• #32 Sheep rescue on Wordsworth's patch

    It’s a random phone call from an unknown number. ‘Oh, hello. I wonder if you can help. I am walking on the way to Stone Arthur and there’s a sheep stuck on a rock in the middle of a river, that’s quite torrential.’

    It’s not the first time this has happened, and calls like this go to show the power of the internet – somehow, someone out there has wondered how to find a Lake District farmer, and ended up calling us. I put down the piece of toast I am eating and think about what I can do. I ask for the Grid Reference and take action: phone the farmer whose flock grazes in that area.

    The year now is 2015. There’s a strange connection over time between today’s event and an event that Wordsworth wrote about in his Prelude, just over two hundred years ago, in 1805. He recounted a story he had been told about a sheep that was isolated on a rock in a stream, water running full and fierce after a period of heavy rain. A farmer and his son went out to find their missing sheep. Unable to find it, the farmer walked back down the valley, but his son continued to look and eventually found the sheep:

    Down the deep channel of the stream he went,

    Prying through every nook; meanwhile the rain

    Began to fall upon the mountain-tops –

    Thick storm and heavy which for three hours’ space

    Abated not – and all that time the boy

    Was busy in his search, until at length

    He spied the sheep upon a plot of grass,

    An island in the brook. It was a place

    Remote and deep, plied round with rocks where foot

    Of man or beast was seldom used to tread*

    Wordsworth conjured up a scene that might well be the scene witnessed by the walker today. Now, as then, the fells take rain hour after hour, day after day, and let it loose through becks that can swell from tiny ribbons to wide broiling surges. Wordsworth doesn’t name the beck but we can hazard a guess about its location, thanks to insights from the local farmers. Earlier this year we sat in the reading room of the Wordsworth Trust with ten farmers while the curator of the collection, Jeff Cowton, read this passage out from one of the earliest editions of The Prelude. We were all attentive, thoughtful. I watched as the farmers listened to the description of the land and sensed the activity behind their eyes as they drew visual maps in their minds. They reckoned the beck Wordsworth was referring to was one that flowed in the fells behind Dove Cottage in Grasmere, and still flows today. The beck – and the sheep – at the centre of today’s concern are on the same sloping fellside.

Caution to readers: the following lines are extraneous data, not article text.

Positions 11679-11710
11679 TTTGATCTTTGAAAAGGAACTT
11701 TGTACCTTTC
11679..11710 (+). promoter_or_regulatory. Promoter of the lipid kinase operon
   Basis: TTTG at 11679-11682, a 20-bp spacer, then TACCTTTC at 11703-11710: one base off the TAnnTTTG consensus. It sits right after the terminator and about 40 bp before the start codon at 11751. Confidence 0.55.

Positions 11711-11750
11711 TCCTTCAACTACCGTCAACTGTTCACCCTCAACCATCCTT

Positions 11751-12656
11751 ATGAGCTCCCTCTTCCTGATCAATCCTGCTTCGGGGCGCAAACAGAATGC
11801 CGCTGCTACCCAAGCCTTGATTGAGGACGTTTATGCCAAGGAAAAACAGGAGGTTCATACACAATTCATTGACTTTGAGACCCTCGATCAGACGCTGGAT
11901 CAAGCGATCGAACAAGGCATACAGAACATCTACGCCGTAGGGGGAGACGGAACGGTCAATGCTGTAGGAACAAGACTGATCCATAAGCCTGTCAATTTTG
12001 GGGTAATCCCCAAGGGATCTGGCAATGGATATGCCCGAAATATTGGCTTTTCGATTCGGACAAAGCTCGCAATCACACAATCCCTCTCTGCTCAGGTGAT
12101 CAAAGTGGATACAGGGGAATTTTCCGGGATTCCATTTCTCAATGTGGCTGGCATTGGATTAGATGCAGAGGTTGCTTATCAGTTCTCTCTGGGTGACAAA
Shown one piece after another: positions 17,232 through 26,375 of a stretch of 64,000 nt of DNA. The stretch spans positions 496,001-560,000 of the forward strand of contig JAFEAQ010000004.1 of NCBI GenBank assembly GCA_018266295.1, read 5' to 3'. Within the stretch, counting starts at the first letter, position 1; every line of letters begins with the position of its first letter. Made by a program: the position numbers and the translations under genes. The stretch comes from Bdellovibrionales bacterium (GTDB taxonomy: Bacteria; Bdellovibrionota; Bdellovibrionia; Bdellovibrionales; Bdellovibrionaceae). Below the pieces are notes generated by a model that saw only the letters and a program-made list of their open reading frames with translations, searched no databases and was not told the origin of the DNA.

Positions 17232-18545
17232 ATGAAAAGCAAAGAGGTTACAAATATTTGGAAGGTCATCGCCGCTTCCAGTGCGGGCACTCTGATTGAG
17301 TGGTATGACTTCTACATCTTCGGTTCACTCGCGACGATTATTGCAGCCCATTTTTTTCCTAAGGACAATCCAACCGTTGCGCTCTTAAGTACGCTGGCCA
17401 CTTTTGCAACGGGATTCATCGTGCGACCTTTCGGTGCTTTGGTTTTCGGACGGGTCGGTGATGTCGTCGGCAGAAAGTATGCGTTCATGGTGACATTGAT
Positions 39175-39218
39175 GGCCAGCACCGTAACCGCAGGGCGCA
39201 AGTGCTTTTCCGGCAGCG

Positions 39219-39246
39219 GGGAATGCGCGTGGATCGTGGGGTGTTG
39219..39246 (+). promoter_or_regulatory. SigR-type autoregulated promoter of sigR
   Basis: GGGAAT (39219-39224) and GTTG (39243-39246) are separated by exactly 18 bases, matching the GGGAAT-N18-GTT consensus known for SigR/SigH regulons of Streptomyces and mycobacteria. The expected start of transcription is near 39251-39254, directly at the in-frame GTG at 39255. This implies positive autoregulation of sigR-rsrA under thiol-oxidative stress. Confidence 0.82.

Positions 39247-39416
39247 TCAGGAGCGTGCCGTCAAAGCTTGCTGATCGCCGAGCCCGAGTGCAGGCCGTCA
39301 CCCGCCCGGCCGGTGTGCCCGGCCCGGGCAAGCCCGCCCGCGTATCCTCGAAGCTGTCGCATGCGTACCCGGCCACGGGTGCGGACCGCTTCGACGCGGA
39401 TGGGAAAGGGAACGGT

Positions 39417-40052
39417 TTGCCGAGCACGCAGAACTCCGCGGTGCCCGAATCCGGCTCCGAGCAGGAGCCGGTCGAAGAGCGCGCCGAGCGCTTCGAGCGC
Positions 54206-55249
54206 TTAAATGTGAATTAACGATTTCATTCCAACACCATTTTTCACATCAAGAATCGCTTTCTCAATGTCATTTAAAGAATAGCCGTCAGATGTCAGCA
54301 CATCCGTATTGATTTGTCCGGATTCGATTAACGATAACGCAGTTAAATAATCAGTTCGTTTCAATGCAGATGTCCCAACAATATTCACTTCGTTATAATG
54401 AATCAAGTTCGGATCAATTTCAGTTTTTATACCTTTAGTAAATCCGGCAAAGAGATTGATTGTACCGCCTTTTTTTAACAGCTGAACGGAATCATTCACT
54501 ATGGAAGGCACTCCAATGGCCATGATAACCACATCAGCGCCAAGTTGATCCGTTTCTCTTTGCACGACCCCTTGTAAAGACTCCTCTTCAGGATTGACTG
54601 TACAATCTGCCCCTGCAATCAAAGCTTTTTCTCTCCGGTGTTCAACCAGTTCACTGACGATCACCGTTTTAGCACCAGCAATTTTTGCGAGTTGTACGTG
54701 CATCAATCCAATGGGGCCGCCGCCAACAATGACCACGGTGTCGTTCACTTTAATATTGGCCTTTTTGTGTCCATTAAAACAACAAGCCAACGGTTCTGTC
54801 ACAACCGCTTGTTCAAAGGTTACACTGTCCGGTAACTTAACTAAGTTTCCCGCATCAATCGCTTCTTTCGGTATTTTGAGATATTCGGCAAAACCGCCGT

Back in Wordsworth’s time there would have been few walkers and certainly no mobile phones. He tells us that, on seeing the sheep, the farmer’s young son ‘leapt upon the island with proud heart’. Unfortunately, the sheep immediately bounded forward and over the water to its own safety, but the boy remained stranded, ‘A prisoner on the island, not without / More than one thought of death and his last hour.’ The story has a happy ending: the farmer goes back out to seek his son and does find him, instilling in him the courage to jump back to safety.

    And today’s stranded sheep? Once alerted, the farmer set off to find the castaway. ‘It likely had been swept down the gyhll,’ he told me, ‘under the bridge and down, and then found its way onto the rock.’ The water was raging white, he told me, and it wasn’t the easiest of rescues – he ended up very wet himself. His suspicion was that the sheep had been there some time.

    One of the farm’s stock of breeding ewes, it had been turned out to the fell just before Christmas, and is carrying a lamb (or two). It is safe now and has hungrily tucked in to some food. Its condition will be revealed when it is scanned. Until then, it seems the rescue was well made and made just in time – quick thinking from a passing walker and the simple act of picking up a phone may have saved the life of a ewe and the next generation she is carrying. And in the meantime storm force winds are picking up, and the fells shoulder hail, sleet and snow. The flocks of the Lake District will hunker down and see the winter through.

    *William Wordsworth, The Prelude edited by Jonathan Wordsworth, Penguin 1995. This text is from the 1805 version.


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